In the Democratic Republic of the Congo, more than 40 young girls – some as young as 18 months – were taken from their homes and raped in the South Kivu village of Kavumu during a three-year reign of terror beginning in 2013. The perpetrators kidnapped the children in the dead of night, assaulted them, and then left them in the fields surrounding the village.
The attacks occurred with terrifying regularity, but the cases languished for more than three years without investigation; rumors linked the assaults to influential community members, and the region is rife with corruption.
In 2013, PHR’s Program on Sexual Violence in Conflict Zones began working with medical, law enforcement, and legal professionals to gather forensic evidence from the survivors in a bid to secure justice for the girls and their families. PHR worked side-by-side with clinicians documenting the girls’ injuries, helped to coordinate the investigation, and provided technical assistance to clinicians and police investigators.
Then came a breakthrough: the arrest of dozens of Congolese militia members in June 2016. Among the accused was a powerful regional legislator, Frederic Batumike. Many expected he would escape accountability, but on November 9, 2017, Batumike and more than a dozen of his militia went on trial – the first time ever that a sitting lawmaker in the Congo has faced justice.
In another precedent, the Congolese military court for the first time allowed witnesses and survivors to use voice modification technology to conceal their identities, ensured that survivors would not testify in public, permitted witnesses to wear head-to-toe coverings, and placed dividers between them and the defendants to protect their identities – all protections recommended by PHR.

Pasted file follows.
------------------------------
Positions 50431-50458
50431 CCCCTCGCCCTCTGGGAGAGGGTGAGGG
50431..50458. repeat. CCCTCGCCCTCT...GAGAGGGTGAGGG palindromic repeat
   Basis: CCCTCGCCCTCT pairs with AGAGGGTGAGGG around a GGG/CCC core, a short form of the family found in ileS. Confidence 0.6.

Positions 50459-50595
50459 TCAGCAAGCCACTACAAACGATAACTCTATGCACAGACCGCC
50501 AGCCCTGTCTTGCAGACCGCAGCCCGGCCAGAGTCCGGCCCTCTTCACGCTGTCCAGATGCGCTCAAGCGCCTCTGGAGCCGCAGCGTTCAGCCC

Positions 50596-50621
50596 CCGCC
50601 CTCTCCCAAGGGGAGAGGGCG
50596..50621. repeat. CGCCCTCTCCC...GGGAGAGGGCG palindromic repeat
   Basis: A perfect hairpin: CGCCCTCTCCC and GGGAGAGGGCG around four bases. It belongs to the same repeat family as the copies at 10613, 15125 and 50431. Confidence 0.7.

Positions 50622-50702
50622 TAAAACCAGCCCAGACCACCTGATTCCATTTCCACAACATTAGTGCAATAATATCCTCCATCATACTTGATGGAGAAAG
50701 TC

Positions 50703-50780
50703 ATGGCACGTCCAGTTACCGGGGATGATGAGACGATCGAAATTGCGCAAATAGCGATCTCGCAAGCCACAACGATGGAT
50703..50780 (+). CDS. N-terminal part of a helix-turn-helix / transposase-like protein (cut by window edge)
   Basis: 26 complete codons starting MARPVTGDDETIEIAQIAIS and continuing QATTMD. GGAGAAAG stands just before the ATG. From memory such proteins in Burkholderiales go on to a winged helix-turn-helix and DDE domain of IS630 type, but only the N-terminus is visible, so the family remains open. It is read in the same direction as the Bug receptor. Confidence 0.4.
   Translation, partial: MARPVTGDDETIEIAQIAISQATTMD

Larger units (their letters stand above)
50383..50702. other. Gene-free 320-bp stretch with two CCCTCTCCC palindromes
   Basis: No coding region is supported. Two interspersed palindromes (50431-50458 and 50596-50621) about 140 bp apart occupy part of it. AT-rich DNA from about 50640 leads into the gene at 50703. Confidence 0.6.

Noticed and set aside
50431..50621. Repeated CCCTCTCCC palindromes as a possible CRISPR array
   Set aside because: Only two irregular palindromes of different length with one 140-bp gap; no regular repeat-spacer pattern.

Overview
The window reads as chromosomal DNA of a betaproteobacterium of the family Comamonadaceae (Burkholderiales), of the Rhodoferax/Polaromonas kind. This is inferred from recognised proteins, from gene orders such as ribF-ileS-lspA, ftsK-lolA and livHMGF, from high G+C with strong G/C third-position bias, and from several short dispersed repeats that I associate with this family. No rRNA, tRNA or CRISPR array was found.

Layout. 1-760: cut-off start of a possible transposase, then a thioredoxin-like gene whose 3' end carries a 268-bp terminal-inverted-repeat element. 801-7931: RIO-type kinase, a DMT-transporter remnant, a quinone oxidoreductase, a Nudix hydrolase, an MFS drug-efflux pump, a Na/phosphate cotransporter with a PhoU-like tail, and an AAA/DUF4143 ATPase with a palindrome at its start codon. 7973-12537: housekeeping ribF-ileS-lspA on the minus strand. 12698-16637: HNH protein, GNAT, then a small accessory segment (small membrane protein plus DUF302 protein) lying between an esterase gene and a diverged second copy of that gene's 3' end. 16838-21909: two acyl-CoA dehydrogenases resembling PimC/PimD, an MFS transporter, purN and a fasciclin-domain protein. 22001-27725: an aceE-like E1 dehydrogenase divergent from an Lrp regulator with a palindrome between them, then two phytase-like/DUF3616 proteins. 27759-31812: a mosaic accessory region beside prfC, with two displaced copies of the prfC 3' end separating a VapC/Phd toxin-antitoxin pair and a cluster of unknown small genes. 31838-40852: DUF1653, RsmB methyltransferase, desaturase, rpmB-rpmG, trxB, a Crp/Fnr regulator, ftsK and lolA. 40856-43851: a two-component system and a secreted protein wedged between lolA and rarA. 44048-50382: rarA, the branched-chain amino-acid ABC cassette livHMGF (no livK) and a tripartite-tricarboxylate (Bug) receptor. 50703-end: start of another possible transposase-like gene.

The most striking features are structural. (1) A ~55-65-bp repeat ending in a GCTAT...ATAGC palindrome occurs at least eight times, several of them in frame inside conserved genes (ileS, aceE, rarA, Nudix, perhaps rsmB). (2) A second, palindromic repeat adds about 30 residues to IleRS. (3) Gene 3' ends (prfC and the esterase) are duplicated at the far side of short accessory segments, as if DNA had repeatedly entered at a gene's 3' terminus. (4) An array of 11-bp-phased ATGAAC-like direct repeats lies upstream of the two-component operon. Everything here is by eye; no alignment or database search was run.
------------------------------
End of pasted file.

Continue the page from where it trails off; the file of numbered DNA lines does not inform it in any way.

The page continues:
On December 13, 2017, the court convicted Batumike and 10 others of crimes against humanity by rape and murder and sentenced them to life in prison – a watershed moment for justice in the Congo.
And when the accused men appealed the court’s decision in July 2018, the court successfully upheld the verdicts, definitively securing justice for the victims, the survivors, and their families.
Justice for Kavumu: A Timeline
Rapes targeting very young girls in the village of Kavumu begin to surface. Forensic medical experts at South Kivu’s Panzi Hospital document the cases.
With prosecution stalling, PHR and Panzi Hospital’s Dr. Denis Mukwege begin speaking publicly about the Kavumu rapes and calling on the UN and foreign governments to press Congolese authorities to pursue the cases.
First international media reports on the Kavumu cases are published, which help raise the story’s profile and bolster national and international advocacy.
Congolese military justice assumes jurisdiction over the Kavumu cases and elevates them to a “priority case” for investigation and prosecution.
Military justice carries out overnight arrests of dozens of men from Kavumu, including Frederic Batumike, a sitting member of parliament in South Kivu and presumed leader of a militia known as the “Yeshi La Yesu.”
PHR experts authorized by the court to serve as technical experts, along with Panzi clinicians and partners from TRIAL International, work with survivors and their families to update the forensic medical documentation to ensure that comprehensive records are submitted to the court.
Military mobile court begins in Kavumu; 20 men stand trial for crimes against humanity for rape and murder, and for membership in an armed group. A task force comprised of a coalition of national and international partners secure innovative witness protections.
In a landmark judgment, 11 men are convicted of crimes against humanity for the rapes of dozens of girls and the murder of two men. Survivors and civil parties are awarded reparations.
The Congolese High Military Court rejects an appeal by the Kavumu perpetrators and confirms their conviction for crimes against humanity.